Ulemas condemn attacks against churches but think Sunnis won't vote. Prime Minister Allawi denies he wants staggered poll. Al-Sadr is not on al-Sistani's list.
Baghdad (AsiaNews/Agencies) Iraq's electoral commission postponed till December 15 the deadline for parties to submit their list of candidates for the January 30 poll. United Nations spokesman Fred Eckhard said that so far 5,000 candidates have been registered representing over 200 parties.
Sheik Mohamed Bashar al-Faidhi, a spokesman for the Association of Muslim Scholars (Ulemas) which had already called for a boycott of the elections, confirmed that the Islamic Party "refuses to participate in the elections" to protest military operations in Sunni areas. This, he said, in no way contradicts the decision taken by the party to run in the election since "it is a party that has taken part in the political process from the beginning".
The Association of Muslim Scholars firmly condemned the attacks against Mosul churches which it called 'criminal' insisting that neither Iraqis nor 'God-loving Muslims' could have done it. Only those who seek to divide the Iraqi people and serve the interests of the occupiers would do so.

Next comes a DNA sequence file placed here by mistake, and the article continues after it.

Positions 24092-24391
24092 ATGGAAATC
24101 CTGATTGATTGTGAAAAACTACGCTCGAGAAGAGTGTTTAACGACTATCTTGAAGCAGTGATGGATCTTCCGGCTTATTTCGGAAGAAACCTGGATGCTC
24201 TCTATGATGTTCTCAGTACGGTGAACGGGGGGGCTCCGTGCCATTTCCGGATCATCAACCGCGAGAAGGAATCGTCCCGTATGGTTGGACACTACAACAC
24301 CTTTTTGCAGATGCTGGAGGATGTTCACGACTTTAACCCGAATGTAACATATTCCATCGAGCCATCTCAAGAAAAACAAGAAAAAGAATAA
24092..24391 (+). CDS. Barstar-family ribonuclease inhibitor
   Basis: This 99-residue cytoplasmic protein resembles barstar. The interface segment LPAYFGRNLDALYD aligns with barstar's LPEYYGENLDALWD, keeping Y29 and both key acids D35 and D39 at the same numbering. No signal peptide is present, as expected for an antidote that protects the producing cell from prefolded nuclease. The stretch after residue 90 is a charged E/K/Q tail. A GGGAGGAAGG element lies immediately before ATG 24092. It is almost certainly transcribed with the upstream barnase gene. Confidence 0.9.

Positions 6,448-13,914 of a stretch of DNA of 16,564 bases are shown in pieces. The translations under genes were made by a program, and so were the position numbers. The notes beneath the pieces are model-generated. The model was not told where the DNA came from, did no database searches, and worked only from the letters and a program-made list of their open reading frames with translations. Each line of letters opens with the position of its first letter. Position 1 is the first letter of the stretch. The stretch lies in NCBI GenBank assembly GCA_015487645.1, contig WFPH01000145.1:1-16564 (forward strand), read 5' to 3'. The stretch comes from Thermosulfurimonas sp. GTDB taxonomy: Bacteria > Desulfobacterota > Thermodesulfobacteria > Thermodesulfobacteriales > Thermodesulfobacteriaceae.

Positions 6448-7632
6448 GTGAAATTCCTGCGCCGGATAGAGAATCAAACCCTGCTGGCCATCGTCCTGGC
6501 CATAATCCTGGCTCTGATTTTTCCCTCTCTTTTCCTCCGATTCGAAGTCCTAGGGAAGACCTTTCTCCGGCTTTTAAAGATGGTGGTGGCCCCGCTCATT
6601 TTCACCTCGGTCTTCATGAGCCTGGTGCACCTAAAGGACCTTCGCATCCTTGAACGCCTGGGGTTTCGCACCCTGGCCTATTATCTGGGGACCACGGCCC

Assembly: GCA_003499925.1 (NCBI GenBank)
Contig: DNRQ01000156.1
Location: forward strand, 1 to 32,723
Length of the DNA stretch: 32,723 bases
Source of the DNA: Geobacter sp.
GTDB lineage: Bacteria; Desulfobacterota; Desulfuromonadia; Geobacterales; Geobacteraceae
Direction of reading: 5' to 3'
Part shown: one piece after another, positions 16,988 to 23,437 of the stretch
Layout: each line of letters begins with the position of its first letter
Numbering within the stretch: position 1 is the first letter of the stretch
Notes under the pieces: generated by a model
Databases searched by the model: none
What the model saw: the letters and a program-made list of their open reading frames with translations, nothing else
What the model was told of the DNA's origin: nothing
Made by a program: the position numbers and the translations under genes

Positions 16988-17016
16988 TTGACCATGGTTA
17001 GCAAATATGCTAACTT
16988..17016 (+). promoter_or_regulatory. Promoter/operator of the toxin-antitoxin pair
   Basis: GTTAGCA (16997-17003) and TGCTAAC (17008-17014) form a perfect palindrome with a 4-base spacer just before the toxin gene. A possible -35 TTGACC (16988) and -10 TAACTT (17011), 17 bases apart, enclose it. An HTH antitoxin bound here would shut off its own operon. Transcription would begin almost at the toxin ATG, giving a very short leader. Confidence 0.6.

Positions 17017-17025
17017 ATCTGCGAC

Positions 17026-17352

The Shiite majority is instead bent on voting. The United Iraqi Alliance, a coalition that includes two major Shiite political partiesthe Supreme Council for the Islamic Revolution and the Islamic Dawa Partybrought together by grand ayatollah al-Sistani, presented its list of candidates.
The coalition "contains parties and political currents as well as independent figures of different confessions and ethnic groups and takes into consideration the demographic and geographic balance in Iraq," Dawa's Ali Adib said.
The 228-strong list excludes firebrand cleric Moqtada al-Sadr. In the absence of explanations or statements by the young religious leader and by Shiite leader al-Sistani, contrasting rumours claim either that, despite what he had said before, al-Sadr decided against running, or al-Sistani vetoed his presence in the Shiite coalition.
In the meantime, a spokesman for Prime Minister Allawi this morning called false and incorrect reports that he wanted elections to be staggered over two or three weeks starting on January 30 to improve security conditions.